The city of Houston has a plan to cut greenhouse gases.
Mayor Bill White's plan would reduce greenhouse gas emissions to 11 percent below 2005 levels by 2010. City officials described the target as conservative, because it's based on existing programs, and they expect to introduce more, including additional solar panels on rooftops and expanded mass transit.
With the strategies already in play, the plan doesn't need the approval of City Council. What's new is the analysis of the city's emissions.
"While we have undertaken all of these initiatives, we've taken them for many different reasons," such as energy efficiency and cost savings, said Elena Marks, the mayor's director of environmental and health policy. "We hadn't captured what the emissions reductions would be."
The plan places Houston high on any list of green strivers, experts said. Austin's energy goals may be more ambitious, and Arlington has a broader inventory of emissions, but neither has a detailed plan for reducing pollutants that hover in the atmosphere.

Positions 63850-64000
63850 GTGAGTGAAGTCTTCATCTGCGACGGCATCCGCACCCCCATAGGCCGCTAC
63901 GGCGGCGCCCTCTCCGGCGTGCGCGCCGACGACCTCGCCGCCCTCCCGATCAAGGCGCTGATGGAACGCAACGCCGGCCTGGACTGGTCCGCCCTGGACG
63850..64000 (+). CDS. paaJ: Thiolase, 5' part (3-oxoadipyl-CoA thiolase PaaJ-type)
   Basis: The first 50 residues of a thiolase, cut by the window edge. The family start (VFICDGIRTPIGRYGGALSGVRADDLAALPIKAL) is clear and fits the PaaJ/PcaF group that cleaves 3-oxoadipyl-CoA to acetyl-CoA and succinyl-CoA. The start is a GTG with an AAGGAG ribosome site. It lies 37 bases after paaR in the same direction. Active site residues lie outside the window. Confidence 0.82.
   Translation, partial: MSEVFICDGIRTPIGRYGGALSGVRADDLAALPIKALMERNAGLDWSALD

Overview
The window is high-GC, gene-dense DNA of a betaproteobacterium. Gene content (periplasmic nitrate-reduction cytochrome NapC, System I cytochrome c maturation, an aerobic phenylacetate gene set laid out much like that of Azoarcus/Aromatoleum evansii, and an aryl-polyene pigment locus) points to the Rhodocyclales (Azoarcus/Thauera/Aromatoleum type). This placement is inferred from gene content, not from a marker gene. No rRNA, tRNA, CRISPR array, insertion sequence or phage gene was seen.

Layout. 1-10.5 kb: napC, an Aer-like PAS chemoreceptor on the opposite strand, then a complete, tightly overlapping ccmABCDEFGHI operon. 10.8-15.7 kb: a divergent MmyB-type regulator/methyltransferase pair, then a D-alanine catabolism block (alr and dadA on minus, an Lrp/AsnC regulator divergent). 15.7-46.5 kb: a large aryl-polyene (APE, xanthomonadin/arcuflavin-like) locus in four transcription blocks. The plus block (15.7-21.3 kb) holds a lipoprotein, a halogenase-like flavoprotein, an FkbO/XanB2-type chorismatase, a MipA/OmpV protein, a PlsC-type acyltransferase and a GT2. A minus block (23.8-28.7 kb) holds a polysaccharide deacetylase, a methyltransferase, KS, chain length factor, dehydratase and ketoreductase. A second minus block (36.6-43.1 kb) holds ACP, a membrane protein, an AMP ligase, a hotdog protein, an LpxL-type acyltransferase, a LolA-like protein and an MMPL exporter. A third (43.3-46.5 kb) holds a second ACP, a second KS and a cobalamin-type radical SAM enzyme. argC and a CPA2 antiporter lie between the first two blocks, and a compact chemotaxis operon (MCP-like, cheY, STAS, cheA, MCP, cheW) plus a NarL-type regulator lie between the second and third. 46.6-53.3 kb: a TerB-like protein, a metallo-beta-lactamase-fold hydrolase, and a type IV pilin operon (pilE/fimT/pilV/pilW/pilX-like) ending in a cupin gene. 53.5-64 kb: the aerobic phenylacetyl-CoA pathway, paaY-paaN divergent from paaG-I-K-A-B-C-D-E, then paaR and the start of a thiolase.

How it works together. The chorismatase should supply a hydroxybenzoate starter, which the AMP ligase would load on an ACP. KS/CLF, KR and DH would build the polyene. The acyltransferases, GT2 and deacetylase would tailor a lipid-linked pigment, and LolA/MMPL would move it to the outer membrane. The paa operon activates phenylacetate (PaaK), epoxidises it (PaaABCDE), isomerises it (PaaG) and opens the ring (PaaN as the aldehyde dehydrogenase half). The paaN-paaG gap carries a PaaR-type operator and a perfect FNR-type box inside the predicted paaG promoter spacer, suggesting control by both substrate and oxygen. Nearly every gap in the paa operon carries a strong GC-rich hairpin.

The plan deals in areas that White directly controls, such as the city's energy use and power purchases.
It also shows how much of the reduction in greenhouse gases will come from which steps. For example, by swapping out every traffic-light bulb for a light-emitting diode, the city would cut emissions of carbon dioxide by 12,011 tons, or 69 percent, from 2005 levels.
The largest reductions would come from Houston's shift to wind energy, which is cleaner and currently cheaper than that from natural-gas plants. One-third of the city's power purchases for its municipal facilities already come from wind-driven sources under a contract that allows for incremental increases over time.
"I believe the city of Houston has done more concrete things in the last several years to reduce its emissions than many, many other cities," White said. "The proof in the pudding is how much less power is consumed by the city and where we get that power."